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How white were my hills….?

By MWIS Ambassador Richard Davison:

I’ve always been fascinated by snow – probably since the winter of 1962/63 when my Dad built an igloo in the garden when I was three years old! This fascination continues to this day through an interest in ski touring, winter walking, looking at summer snow patches and learning about climate change since the last Ice Age ended about 12,000 years ago.

The first snowfall of the winter always brings that sense of excitement about a new winter season. Nowadays it’s also a reminder that we seem to experience fewer days of snow cover each winter now than in the 1960s to 1990s.

But is that the case?

A recent review by the Climate Xchange for the Cairngorms National Park Authority showed an overall decline in snow cover across the Cairngorms between 1969 and 2005. At 900m, early in this period, there was on average about 150 days of snow cover and now it is less than 100 days. Between 600 and 800m, the figure has dropped from just under 100 days to about 70 days now. So, in short, there are fewer days with snow lying now than 30 or 40 years ago.

Why is this happening?

Snow forming weather conditions in the British Isles are strongly influenced by something called the North Atlantic Oscillation (the difference in pressure between the Icelandic Low and Azores High). This phenomenon controls the strength and direction of westerly winds and storm tracks across the North Atlantic. Currently, this is delivering a trend towards warmer and wetter winters. This means less snow falling and more severe thaws during the winter, and earlier melting in spring  (March to May).

Unfortunately, even a 1°C rise in temperature can have major consequences on snow cover. A study of the relationship between temperature and snow cover at Ben Lawers, which used a 45-year record of observations from the 1950s, showed that a 1°C rise in temperature results in a loss of 15 days of snow cover at 150m and 33 days at 750m. 

For our mountains, this decline in snow cover is a serious issue. A big reduction in snow cover is likely, for example, to have a large impact on internationally important arctic-alpine plants in places like the Ben Lawers area. Spare a thought too for the mountain hare, which now has to survive more snow free days in the hills whilst in a very visible white coat!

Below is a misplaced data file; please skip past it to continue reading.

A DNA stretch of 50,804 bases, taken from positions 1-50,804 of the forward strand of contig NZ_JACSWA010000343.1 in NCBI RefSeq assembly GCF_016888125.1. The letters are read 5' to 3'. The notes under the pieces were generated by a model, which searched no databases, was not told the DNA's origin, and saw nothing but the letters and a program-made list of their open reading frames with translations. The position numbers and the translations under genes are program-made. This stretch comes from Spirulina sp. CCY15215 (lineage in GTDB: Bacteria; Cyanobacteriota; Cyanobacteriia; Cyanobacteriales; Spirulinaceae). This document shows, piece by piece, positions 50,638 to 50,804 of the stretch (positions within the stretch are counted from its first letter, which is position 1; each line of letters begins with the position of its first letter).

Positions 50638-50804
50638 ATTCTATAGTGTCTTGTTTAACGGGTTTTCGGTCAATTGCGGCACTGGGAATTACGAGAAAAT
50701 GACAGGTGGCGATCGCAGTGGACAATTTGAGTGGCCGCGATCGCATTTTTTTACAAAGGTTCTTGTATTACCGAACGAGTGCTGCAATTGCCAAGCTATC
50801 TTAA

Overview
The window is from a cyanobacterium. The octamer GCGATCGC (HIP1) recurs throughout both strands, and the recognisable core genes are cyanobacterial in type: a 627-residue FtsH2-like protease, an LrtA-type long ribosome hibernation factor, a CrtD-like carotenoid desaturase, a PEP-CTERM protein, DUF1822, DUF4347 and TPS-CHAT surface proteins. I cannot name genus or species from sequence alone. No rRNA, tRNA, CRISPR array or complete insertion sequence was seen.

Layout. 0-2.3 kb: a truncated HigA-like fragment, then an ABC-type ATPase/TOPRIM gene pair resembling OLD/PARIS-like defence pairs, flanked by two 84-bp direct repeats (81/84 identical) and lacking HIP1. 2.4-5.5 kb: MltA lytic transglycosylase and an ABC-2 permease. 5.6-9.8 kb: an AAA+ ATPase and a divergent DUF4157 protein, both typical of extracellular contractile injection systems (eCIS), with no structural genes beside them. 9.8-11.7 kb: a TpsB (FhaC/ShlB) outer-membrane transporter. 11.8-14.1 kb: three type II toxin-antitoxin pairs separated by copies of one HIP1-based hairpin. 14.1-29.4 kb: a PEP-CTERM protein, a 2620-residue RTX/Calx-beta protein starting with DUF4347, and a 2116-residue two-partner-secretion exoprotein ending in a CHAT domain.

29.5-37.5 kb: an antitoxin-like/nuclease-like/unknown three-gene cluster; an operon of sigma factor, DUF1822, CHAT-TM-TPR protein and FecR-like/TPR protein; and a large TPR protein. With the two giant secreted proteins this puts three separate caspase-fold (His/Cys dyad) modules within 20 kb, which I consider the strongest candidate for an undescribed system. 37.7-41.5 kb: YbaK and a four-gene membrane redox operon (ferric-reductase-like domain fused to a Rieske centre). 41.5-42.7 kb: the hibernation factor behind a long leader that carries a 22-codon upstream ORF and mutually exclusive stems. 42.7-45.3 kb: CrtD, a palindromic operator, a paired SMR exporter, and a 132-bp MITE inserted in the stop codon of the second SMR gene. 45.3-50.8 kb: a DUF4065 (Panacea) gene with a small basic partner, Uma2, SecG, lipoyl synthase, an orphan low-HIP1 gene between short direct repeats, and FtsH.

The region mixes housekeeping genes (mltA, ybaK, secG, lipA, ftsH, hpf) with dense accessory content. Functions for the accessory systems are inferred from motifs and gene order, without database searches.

When you look at climate over a period of 30 years or more, there are always exceptions to the trend: remember the winter of 2009/10 which brought down hundreds of roofs on farm buildings in NE Scotland or the more temporary “Beast from the East”.

Being an optimistic sort of person, I sometimes wonder (or blindly hope) if there will be some sort of correction by Nature that puts things back into balance. Perhaps the high rates of Arctic warming will lead to changes in the jet stream that then bring back more snow forming weather conditions……

All in all, we’d better enjoy the “proper” winter days we do get!

Richard Davison, Perthshire Treks

Richard has been exploring the mountains and experiencing mountain weather for over 40 years. He did a PhD about snow supply in the Scottish mountains and remains fascinated by summer snow patches. He’s also interested in how climate and the environment has changed in Highland Perthshire since the last Ice Age. After almost 30 years with Scottish Natural Heritage, where one highlight was writing the Scottish Outdoor Access Code with the national Access Forum, he set up Perthshire Treks with his wife, Brenda Clough. Perthshire Treks provides great walking adventures with a focus on small groups in Highland Perthshire. Find out more about us at